It has plenty of hiking trails and offers the best views of the island at its two peak points Jamanota and Arikok points. It also features interesting land formations made from quartz and limestone rocks that are worth seeing.
Get these Beach Pads for enjoying time on the beach.
Explore Aruba’s history at the Fontein and Quadiriki caves. Where the walls of the caves have elaborate Indian drawings from the original inhabitants of the island.
Visit the quiet calm bays of Boca Prins and Dos Playas which are simply breathtaking, to say the least.
The park charges an entrance fee that goes into managing the place. There are free guides in the park who work for tips, get one. Their familiarity with the place will help you derive the park’s full draw.
5. Explore the Guadikiriri Caves
While still at the Arikok national park go explore the caves. The caves are deep crevices found on the rugged windward coast. These crevices extend at least 100 feet deep into the cliff.
The Guadiriki caves are the most popular of the three caves in the park. It features two large dome-shaped spaces. What makes the caves even more fascinating is the light streaming in from the openings on the cave’s ceiling. It creates such an enchanting aura in the place.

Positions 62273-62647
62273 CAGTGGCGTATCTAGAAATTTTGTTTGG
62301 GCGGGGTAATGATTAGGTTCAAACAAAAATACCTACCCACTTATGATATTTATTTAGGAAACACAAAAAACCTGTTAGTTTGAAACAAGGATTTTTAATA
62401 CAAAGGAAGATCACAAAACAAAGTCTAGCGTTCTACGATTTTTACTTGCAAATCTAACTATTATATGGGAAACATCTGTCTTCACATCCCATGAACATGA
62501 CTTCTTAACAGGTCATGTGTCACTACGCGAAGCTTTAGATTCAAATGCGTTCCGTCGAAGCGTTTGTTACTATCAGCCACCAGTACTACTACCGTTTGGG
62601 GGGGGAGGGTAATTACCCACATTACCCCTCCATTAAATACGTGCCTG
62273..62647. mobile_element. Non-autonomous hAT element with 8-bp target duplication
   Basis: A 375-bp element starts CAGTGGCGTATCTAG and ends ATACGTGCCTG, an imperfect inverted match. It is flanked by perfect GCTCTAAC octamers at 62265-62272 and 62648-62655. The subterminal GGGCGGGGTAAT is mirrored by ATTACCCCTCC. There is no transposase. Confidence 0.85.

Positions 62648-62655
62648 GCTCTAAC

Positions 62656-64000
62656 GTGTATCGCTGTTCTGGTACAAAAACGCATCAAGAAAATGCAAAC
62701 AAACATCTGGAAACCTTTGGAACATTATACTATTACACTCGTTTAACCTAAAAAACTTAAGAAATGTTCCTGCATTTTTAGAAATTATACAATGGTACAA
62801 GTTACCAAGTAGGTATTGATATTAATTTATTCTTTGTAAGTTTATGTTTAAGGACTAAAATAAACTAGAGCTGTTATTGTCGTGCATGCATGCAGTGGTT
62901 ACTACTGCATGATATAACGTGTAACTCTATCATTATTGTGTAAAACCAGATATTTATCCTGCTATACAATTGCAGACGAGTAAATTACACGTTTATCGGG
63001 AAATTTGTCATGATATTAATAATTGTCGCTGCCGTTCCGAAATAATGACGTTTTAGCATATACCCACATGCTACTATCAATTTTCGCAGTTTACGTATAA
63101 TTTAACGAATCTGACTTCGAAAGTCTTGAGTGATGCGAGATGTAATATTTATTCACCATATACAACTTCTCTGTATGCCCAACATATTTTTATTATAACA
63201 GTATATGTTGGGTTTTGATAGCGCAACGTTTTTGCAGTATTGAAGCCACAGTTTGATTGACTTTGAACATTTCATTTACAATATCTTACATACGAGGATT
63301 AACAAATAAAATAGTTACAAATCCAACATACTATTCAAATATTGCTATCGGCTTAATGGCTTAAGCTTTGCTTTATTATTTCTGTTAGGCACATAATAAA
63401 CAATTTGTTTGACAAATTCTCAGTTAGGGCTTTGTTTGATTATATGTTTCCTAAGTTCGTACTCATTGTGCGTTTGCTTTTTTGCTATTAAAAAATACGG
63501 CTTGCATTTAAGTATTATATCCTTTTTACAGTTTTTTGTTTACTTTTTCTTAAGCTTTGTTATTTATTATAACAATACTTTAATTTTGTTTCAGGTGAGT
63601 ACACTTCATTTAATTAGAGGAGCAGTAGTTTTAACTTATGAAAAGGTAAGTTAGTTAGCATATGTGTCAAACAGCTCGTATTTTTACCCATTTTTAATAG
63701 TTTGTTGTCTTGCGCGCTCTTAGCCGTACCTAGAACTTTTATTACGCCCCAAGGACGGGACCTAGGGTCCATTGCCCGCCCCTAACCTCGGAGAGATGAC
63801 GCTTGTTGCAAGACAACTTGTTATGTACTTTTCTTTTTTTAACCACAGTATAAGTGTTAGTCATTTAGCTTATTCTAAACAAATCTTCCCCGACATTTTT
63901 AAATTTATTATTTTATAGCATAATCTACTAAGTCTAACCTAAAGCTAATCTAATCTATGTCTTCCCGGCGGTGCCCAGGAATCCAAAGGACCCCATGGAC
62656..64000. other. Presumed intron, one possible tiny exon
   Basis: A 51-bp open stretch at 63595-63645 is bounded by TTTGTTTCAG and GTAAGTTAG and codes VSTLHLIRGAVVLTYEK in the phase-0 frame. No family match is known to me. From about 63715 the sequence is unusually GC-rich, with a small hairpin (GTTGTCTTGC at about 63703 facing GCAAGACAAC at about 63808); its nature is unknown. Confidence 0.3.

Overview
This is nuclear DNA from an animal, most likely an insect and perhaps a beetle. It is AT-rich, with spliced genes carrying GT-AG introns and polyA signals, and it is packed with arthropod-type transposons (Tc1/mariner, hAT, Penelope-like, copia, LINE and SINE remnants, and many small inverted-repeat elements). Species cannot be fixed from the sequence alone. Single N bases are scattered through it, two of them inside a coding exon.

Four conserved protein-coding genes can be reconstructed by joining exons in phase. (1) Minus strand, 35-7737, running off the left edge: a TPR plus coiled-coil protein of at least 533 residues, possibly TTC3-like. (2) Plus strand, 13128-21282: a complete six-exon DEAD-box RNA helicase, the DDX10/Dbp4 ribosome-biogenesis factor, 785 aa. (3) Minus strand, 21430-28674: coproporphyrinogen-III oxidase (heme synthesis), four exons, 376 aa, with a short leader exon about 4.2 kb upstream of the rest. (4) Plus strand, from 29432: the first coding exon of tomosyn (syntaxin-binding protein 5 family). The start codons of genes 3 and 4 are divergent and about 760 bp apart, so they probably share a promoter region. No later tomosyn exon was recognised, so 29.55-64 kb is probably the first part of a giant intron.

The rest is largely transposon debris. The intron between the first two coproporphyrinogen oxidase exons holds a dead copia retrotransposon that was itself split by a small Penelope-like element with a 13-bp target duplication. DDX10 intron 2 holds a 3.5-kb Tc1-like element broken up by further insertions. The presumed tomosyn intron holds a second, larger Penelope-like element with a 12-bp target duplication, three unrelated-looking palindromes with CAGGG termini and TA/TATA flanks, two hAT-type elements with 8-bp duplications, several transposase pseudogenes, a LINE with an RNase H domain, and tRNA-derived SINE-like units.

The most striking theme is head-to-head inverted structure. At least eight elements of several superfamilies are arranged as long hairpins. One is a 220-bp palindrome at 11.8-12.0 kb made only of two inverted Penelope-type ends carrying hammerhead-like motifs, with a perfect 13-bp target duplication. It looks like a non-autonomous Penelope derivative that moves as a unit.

Step back 10,000 years in time and explore how the original inhabitants of Aruba, the Amerindians, and the Arawaks used to live in the caves. Or go explore the nearby Fontein cave which features elaborate Indian drawings from thousands of years ago. There are harmless bats in the dark corners of the cave. Ask for a guide to take you through the caves for a guided tour.
6. Swim at the Natural Pool
At the central point of the northeastern coast of Arikok park is one of the most popular draws to Aruba. The Natural pool or ‘Conchi’ as locally known, is a naturally occurring pool in a depression amidst huge volcanic rocks found on the rugged coast.
A dip in the cool waters of the pool is a welcomed experience after a hot day of off-roading adventures in Arikok. Swim or cliff jump into the clear emerald pool, which is fed by the tides breaking against the surrounding rocks.
Note, however, that you can’t swim in the hole when it’s too windy or when there is a rough surf. So, check with the tourism desk, whether the pool is open or not. The rocks around the pool are also very slippery, so wear good water shoes and be careful getting in and out of the pool.
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7. Admire Art Murals in San Nicolaas